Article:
Any person who does not need to take [charity] and deceives the people and takes will not reach old age and die until he requires assistance from people at large. He is among those of whom it is said [Jeremiah 17:5]: "Cursed be a person who trusts in mortals."

[Conversely,] anyone who needs to take [charity] and cannot exist unless he takes, e.g., an elderly man, sick, or beset by afflictions, but is proud and does not take is considered as a murderer. He is liable for his soul and all that he has earned through his hardship40 is sin and guilt.41 But anyone who needs to take [charity], but causes himself affliction and temporarily constrains himself and lives a life of difficulty so that he will not overburden the community will not reach old age and die before he provides sustenance for others from his own means. Concerning such a person and those like him, it is stated [ibid.:7]: Blessed be a person who trusts in God."

יט

כָּל מִי שֶׁאֵינוֹ צָרִיךְ לִטּל וּמְרַמֶּה אֶת הָעָם וְנוֹטֵל אֵינוֹ מֵת מִן הַזִּקְנָה עַד שֶׁיִּצְטָרֵךְ לַבְּרִיּוֹת. וַהֲרֵי הוּא בִּכְלַל (ירמיה יז ה) "אָרוּר הַגֶּבֶר אֲשֶׁר יִבְטַח בָּאָדָם". וְכָל מִי שֶׁצָּרִיךְ לִטּל וְאֵינוֹ יָכוֹל לִחְיוֹת אֶלָּא אִם כֵּן נוֹטֵל כְּגוֹן זָקֵן אוֹ חוֹלֶה אוֹ בַּעַל יִסּוּרִין וּמֵגִיס דַּעְתּוֹ וְאֵינוֹ נוֹטֵל הֲרֵי זֶה שׁוֹפֵךְ דָּמִים וּמִתְחַיֵּב בְּנַפְשׁוֹ וְאֵין לוֹ בְּצַעֲרוֹ אֶלָּא חַטָּאוֹת וַאֲשָׁמוֹת. וְכָל מִי שֶׁצָּרִיךְ לִטּל וְצִעֵר וְדָחַק אֶת הַשָּׁעָה וְחָיָה חַיֵּי צַעַר כְּדֵי שֶׁלֹּא יַטְרִיחַ עַל הַצִּבּוּר אֵינוֹ מֵת מִן הַזִּקְנָה עַד שֶׁיְּפַרְנֵס אֲחֵרִים מִשֶּׁלּוֹ. וְעָלָיו וְעַל כָּל כַּיּוֹצֵא בָּזֶה נֶאֱמַר (ירמיה יז ז) "בָּרוּךְ הַגֶּבֶר אֲשֶׁר יִבְטַח בַּה'": סְלִיקוּ לְהוּ הִלְכוֹת מַתְּנוֹת עֲנִיִּים בְּסִיַעְתָּא דִּשְׁמַיָּא

Blessed be the Merciful One who grants assistance.

סליקו להו הלכות מתנות עניים בס"ד:

Test Yourself on This Chapter

Footnotes
1.

Similarly, Bava Batra 9a states that charity is equivalent to all the mitzvot.

2.

Similarly, Yevamot 79a mentions deeds of kindness as one of the three distinguishing signs of the Jewish people.

3.

On the contrary, it leads to blessing, as Proverbs 28:27 states: "He who gives to the poor will not lack."

4.

Beitzah 32b states: "Whenever one does not show mercy to the created beings, it can be recognized that he is not from the seed of Abraham our patriarch."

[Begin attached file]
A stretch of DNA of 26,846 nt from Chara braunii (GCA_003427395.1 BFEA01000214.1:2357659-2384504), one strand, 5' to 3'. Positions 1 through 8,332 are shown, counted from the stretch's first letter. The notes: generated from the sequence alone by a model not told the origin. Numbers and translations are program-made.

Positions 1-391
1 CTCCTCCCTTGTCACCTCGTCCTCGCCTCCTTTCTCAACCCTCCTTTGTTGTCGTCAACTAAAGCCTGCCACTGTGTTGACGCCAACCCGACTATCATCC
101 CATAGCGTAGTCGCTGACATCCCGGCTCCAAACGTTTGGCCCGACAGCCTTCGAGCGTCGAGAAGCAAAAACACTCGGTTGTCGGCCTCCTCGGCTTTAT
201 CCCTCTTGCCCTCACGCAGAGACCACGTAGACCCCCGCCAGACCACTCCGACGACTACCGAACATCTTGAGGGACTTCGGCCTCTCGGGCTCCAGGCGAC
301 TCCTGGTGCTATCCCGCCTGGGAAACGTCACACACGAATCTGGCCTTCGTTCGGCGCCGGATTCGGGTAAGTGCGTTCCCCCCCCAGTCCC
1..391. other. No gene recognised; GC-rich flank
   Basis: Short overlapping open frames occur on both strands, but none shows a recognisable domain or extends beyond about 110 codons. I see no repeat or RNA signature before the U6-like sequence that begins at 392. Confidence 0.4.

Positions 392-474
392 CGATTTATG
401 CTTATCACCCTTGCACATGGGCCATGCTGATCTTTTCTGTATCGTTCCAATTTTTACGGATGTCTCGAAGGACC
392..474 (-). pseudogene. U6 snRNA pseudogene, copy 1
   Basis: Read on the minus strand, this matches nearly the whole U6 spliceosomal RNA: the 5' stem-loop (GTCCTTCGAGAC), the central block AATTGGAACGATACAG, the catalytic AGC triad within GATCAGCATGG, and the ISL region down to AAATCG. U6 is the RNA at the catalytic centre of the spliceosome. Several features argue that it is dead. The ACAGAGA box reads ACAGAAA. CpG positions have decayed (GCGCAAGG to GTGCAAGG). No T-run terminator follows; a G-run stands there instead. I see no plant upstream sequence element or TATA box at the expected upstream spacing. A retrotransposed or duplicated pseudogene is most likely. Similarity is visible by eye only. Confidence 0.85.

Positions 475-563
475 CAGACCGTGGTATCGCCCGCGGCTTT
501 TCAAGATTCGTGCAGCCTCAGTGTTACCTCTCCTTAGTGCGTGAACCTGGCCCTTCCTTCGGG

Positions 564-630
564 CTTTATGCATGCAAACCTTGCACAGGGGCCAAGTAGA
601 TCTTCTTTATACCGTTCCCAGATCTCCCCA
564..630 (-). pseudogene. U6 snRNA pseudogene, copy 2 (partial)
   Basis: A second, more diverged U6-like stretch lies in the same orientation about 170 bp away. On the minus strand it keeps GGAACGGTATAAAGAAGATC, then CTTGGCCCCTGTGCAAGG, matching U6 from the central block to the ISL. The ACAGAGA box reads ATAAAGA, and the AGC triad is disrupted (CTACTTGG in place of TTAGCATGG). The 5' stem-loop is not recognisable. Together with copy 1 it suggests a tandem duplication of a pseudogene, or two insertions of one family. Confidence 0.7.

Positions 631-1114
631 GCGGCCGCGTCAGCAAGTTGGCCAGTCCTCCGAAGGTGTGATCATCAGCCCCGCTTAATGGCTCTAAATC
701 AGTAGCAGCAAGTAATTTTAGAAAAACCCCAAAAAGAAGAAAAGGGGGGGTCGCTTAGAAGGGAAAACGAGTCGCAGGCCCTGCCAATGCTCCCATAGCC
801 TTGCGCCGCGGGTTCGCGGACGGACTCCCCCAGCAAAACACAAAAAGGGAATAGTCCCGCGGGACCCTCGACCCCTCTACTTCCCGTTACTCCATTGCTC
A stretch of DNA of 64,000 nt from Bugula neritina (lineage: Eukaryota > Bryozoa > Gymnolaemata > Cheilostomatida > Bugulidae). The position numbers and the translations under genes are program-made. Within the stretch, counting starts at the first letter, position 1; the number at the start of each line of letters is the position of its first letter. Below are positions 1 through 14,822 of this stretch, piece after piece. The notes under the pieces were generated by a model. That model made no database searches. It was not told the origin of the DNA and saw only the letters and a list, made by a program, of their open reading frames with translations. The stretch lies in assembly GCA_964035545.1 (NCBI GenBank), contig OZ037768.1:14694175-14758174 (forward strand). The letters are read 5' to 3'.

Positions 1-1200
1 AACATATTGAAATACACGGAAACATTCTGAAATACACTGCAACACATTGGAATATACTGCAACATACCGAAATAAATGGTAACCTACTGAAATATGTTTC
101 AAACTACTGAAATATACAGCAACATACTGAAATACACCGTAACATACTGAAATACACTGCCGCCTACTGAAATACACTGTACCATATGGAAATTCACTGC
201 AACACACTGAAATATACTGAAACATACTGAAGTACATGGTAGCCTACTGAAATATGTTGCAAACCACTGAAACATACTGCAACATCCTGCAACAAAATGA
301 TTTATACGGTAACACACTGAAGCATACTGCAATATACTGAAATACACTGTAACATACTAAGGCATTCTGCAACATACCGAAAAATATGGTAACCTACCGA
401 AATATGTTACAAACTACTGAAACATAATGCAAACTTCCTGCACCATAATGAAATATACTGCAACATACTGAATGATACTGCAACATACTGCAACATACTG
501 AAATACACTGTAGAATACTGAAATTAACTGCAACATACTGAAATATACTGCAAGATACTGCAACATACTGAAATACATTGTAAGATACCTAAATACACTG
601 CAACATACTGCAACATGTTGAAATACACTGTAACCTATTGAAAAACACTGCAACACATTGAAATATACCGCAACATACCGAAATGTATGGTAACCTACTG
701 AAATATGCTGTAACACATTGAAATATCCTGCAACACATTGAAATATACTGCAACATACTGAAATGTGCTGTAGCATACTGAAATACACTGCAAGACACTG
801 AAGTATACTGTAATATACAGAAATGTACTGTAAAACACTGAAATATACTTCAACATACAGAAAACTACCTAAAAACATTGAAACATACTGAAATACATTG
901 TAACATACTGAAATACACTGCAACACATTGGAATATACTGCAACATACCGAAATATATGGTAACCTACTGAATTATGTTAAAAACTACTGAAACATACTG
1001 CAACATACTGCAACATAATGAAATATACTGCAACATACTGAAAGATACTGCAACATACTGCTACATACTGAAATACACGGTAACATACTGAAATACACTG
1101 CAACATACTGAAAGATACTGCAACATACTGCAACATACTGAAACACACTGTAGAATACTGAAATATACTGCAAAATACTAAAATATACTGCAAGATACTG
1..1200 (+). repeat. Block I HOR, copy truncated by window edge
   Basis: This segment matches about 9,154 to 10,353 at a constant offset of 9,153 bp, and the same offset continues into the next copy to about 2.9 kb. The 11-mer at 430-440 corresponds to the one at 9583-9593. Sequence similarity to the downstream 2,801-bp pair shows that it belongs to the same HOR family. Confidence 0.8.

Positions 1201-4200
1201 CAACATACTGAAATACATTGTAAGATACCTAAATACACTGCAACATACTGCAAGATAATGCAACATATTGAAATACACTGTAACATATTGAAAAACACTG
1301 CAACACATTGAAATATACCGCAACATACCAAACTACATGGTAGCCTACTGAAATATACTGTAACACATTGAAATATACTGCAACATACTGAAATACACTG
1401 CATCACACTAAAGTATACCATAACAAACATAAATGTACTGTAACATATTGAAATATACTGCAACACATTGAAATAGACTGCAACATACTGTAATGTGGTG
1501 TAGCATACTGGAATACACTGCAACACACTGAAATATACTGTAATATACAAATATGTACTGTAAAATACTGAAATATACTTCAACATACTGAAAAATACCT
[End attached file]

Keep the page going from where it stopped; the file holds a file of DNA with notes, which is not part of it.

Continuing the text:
5.

See also the conclusion of Hilchot Avadim.

6.

There is no verse that fits the wording the Rambam quotes. Commentaries have notes that Job 34:28 reads: "He hears the cry of the poor" and Psalms 22:25 states: "And when he cries out to Him, He will listen."

7.

Chagigah 5a states that it is preferable for one not to give charity at all than for him to give in an undesirable manner."

8.

Bava Batra 9b states: "A person who gives a p'rutah to a poor person is granted six blessings, while one who conciliates with him is granted eleven."

The simple meaning of this instruction is to share words of comfort with the poor person, for this can be worth more than money to him. The Shulchan Aruch (Yoreh De'ah 249:4), however, interprets it as meaning that one should excuse himself saying that he desires to give, but does not have the means.

9.

The word ma'aseh translated as "work" can also be interpreted as meaning "compel." In that context, the verse can be interpreted as praise for a person who compels a colleague to give charity.

10.

The Siftei Cohen 249:7 states that this is the most preferable way of helping a person.

11.

Before the person has fallen into poverty, his financial position is still viable. Hopefully, with a little bit of assistance, he can rectify his situation and return to prosperity. In that vein, the Sifra (Behar, sec. v) compares it to a person supporting a colleague who is stumbling. Before he falls, one person can hold him up. Once he falls, even five people cannot raise him. Moreover, if a person is given gifts in this way, his self-esteem is not impaired and he does not develop a negative self-image.

12.

I.e., since neither the donor nor the recipient knows the other's identity, there can be no ulterior motive involved.

13.

For in this instance, as well, the person does not know to whom his donation is being given and the recipient does not know who made the donation.

14.

Avodah Zarah 17b gives an example of Rabbi Chananya's faithfulness. He was collecting both for the ordinary charity fund and for the special charity fund for Purim and the money from the two collections became mixed together. To make sure that the poor were not short-changed, he compensated for any possible discrepancy from his own funds.

Tosafot, Bava Batra 10b, states that we do not expect every charity collector to be as righteous as Rabbi Chananya ben Tradyon, but we do expect that he approximate his faithfulness.

15.

Ketubot 67b relates that Mar Ukva would throw a certain amount of money under a poor neighbor's doorstep every day. One day, the poor man desired to see who his benefactor was and when he saw the money, he ran out to the street. Mar Ukva saw him coming and fled, to avoid detection, he entered an oven which though still hot, no longer had fire. When asked to explain his behavior, he said: "It is preferable for a person to cast himself into an oven than to embarrass a colleague in public."